A frequent criticism of modern Buddhist is the almost one-sided emphasis on meditation. In response to my post last week on modern Buddhism, a reader commented that “not only is the sila [ethics] being left out by some folks, the prajna is also devalued as well.” I agree this certainly seems to be the case.
The Sanskrit word prajna is syllabified as praj, meaning “higher,” and na or “consciousness.” Wisdom is “above” consciousness, a state of realization caused by direct awareness into reality. In general, Buddhism distinguishes higher wisdom from knowledge. To the dismay of those critics of modern Buddhism obsessed with a purely intellectual approach, dharmic wisdom is not based solely on intellectual achievement.
It’s said that under the Bodhi tree, the Buddha awoke to three kinds of wisdom: the wisdom concerning all dharmas (things), the wisdom obtained by his own effort, and the natural wisdom.
The first wisdom corresponds to knowledge, specifically the understanding that nothing in the universe exists without a relationship of mutual dependence with other things. However, as previously stated, knowledge alone is not enough; the aim of Buddhism to go beyond knowledge to higher or deeper wisdom.
The second wisdom corresponds with jiriki, self or inner power. This wisdom, obtained through meditative concentration, we call dhyana-prajna.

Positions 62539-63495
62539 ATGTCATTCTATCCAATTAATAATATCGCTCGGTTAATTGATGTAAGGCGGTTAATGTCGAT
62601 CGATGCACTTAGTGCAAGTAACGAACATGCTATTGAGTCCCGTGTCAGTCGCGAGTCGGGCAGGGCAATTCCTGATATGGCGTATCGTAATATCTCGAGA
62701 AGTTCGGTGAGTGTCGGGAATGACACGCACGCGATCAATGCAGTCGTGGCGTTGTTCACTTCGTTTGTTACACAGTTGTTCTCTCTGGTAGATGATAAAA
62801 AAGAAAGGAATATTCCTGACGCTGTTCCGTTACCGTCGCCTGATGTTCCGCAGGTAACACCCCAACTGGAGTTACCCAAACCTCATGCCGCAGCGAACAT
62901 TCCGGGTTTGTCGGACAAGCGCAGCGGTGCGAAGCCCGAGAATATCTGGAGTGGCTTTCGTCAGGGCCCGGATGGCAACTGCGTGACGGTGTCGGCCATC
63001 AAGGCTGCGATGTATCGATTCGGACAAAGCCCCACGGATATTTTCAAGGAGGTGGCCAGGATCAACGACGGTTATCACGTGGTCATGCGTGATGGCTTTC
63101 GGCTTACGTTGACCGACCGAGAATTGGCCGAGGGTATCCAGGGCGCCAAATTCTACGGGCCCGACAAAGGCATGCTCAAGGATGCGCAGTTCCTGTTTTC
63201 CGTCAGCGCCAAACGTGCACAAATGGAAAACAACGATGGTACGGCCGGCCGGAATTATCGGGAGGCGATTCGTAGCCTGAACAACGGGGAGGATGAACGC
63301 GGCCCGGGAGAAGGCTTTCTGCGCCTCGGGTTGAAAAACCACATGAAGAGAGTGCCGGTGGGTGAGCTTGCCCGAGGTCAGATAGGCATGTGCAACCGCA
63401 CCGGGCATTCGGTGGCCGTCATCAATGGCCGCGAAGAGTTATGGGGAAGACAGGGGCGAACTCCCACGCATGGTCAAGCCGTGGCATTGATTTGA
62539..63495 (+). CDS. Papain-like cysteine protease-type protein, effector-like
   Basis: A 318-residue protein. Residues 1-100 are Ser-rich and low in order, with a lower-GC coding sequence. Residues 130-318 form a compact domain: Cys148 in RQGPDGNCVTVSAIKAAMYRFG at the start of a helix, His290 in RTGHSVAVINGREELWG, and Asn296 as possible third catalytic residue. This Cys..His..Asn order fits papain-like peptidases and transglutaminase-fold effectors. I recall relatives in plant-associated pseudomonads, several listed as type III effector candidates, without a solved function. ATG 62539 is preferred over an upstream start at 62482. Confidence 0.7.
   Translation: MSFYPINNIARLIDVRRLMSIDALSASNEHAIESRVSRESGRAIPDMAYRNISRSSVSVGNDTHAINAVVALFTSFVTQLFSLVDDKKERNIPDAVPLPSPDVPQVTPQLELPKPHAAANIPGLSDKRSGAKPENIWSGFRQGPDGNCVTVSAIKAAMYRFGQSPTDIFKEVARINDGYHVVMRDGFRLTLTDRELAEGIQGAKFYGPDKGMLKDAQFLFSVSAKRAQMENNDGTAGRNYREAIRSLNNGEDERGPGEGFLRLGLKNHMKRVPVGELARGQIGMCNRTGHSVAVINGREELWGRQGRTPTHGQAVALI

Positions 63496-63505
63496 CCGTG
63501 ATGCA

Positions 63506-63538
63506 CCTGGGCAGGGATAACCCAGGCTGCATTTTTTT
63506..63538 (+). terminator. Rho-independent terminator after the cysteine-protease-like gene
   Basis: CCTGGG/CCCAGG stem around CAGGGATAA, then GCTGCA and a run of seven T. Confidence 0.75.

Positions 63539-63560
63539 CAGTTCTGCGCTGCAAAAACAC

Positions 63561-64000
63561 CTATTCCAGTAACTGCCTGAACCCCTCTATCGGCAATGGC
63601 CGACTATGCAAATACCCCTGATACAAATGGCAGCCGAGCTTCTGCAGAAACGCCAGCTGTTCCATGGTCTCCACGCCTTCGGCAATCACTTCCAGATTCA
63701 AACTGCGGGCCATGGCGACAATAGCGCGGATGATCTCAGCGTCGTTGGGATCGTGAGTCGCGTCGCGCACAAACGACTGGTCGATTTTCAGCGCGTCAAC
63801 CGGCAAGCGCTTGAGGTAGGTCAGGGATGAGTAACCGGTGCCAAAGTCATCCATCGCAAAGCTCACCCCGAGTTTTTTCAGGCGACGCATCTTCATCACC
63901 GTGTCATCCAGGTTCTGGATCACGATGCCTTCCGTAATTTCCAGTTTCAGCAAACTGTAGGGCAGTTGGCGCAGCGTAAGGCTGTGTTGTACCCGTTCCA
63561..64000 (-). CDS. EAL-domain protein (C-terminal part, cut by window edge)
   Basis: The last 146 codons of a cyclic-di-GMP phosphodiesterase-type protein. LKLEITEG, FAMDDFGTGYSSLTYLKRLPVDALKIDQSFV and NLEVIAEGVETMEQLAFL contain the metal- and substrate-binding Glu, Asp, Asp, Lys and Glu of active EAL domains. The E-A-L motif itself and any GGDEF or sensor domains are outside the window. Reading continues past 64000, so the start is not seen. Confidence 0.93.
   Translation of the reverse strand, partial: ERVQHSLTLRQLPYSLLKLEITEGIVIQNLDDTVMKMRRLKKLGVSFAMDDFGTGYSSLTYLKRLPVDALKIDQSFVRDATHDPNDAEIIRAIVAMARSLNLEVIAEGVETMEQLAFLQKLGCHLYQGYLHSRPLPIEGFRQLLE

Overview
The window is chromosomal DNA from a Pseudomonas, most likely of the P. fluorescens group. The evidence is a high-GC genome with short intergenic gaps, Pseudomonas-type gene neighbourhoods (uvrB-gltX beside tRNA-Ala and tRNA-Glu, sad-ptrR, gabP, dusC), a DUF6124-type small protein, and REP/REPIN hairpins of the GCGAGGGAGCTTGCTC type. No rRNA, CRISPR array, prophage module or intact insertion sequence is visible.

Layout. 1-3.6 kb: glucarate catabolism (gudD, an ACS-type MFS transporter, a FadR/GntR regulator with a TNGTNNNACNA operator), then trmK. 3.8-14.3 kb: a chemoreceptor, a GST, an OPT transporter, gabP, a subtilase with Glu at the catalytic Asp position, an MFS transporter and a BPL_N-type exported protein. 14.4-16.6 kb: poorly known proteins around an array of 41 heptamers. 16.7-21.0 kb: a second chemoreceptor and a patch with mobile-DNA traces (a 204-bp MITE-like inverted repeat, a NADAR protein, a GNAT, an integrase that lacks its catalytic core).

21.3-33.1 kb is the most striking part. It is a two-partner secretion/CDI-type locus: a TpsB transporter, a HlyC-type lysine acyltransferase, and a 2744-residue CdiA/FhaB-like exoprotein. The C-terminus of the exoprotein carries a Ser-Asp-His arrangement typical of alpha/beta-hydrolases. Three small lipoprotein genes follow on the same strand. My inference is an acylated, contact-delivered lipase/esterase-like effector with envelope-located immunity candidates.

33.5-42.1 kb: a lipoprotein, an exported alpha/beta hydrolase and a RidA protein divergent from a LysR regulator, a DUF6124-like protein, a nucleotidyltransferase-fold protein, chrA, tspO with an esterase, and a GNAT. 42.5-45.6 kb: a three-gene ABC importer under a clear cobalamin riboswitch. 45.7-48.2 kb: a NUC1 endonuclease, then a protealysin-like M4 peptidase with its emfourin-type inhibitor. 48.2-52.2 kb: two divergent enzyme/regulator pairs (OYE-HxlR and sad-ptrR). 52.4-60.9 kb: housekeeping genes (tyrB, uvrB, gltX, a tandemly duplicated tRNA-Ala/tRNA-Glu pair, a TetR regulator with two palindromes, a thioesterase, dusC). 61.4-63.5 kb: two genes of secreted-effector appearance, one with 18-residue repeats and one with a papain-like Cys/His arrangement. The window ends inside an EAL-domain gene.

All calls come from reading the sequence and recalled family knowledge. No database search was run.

The third wisdom, the natural wisdom, is the most intuitive of the three, the most difficult to describe in words. It has nothing to do with intelligence or shrewdness, rather it is the pristine wisdom innately possessed by mind. It is the buddha-nature, the mind of original enlightenment, also called “dustless wisdom.”
I think people grow tired of hearing about ineffable wisdom, wisdom that goes beyond wisdom, and so on. Maybe you have to experience it to understand, or perhaps folks would get a better feel for what we mean if we explain that it’s like breaking out of the prison of thought.
Awakening, the process of enlarging awareness, is different from thought. The aim is to free awareness, so that awareness requires no thought. It unfolds, as a flower unfolds, opening to the sun.
The lush chrysanthemum is not different from prajna.”